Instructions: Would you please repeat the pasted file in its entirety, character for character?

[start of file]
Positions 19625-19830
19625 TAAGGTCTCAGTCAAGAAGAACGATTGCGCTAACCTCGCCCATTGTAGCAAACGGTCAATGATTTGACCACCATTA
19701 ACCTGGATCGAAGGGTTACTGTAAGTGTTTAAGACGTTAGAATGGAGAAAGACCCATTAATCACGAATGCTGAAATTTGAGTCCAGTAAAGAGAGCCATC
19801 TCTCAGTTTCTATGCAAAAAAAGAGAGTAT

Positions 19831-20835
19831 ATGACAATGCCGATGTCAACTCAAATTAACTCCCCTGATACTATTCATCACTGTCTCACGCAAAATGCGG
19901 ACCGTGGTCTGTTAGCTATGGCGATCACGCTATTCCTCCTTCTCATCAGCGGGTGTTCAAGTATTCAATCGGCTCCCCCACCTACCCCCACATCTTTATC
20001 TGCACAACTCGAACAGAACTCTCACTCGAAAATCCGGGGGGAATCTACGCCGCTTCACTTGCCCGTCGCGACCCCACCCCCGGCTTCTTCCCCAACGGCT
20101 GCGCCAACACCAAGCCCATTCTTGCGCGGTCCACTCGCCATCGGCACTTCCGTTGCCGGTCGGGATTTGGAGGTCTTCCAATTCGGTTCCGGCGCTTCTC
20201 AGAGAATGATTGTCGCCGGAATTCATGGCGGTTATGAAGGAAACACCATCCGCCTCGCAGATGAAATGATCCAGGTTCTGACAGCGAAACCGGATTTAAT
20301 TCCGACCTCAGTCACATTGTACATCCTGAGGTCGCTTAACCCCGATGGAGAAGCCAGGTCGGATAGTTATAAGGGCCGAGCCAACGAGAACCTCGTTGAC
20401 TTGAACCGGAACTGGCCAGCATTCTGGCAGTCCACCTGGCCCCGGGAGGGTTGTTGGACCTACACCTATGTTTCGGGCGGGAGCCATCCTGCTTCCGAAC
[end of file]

Positions 19625-19830
19625 TAAGGTCTCAGTCAAGAAGAACGATTGCGCTAACCTCGCCCATTGTAGCAAACGGTCAATGATTTGACCACCATTA
19701 ACCTGGATCGAAGGGTTACTGTAAGTGTTTAAGACGTTAGAATGGAGAAAGACCCATTAATCACGAATGCTGAAATTTGAGTCCAGTAAAGAGAGCCATC
19801 TCTCAGTTTCTATGCAAAAAAAGAGAGTAT

Positions 19831-20835
19831 ATGACAATGCCGATGTCAACTCAAATTAACTCCCCTGATACTATTCATCACTGTCTCACGCAAAATGCGG
19901 ACCGTGGTCTGTTAGCTATGGCGATCACGCTATTCCTCCTTCTCATCAGCGGGTGTTCAAGTATTCAATCGGCTCCCCCACCTACCCCCACATCTTTATC
20001 TGCACAACTCGAACAGAACTCTCACTCGAAAATCCGGGGGGAATCTACGCCGCTTCACTTGCCCGTCGCGACCCCACCCCCGGCTTCTTCCCCAACGGCT
20101 GCGCCAACACCAAGCCCATTCTTGCGCGGTCCACTCGCCATCGGCACTTCCGTTGCCGGTCGGGATTTGGAGGTCTTCCAATTCGGTTCCGGCGCTTCTC
20201 AGAGAATGATTGTCGCCGGAATTCATGGCGGTTATGAAGGAAACACCATCCGCCTCGCAGATGAAATGATCCAGGTTCTGACAGCGAAACCGGATTTAAT
20301 TCCGACCTCAGTCACATTGTACATCCTGAGGTCGCTTAACCCCGATGGAGAAGCCAGGTCGGATAGTTATAAGGGCCGAGCCAACGAGAACCTCGTTGAC
20401 TTGAACCGGAACTGGCCAGCATTCTGGCAGTCCACCTGGCCCCGGGAGGGTTGTTGGACCTACACCTATGTTTCGGGCGGGAGCCATCCTGCTTCCGAAC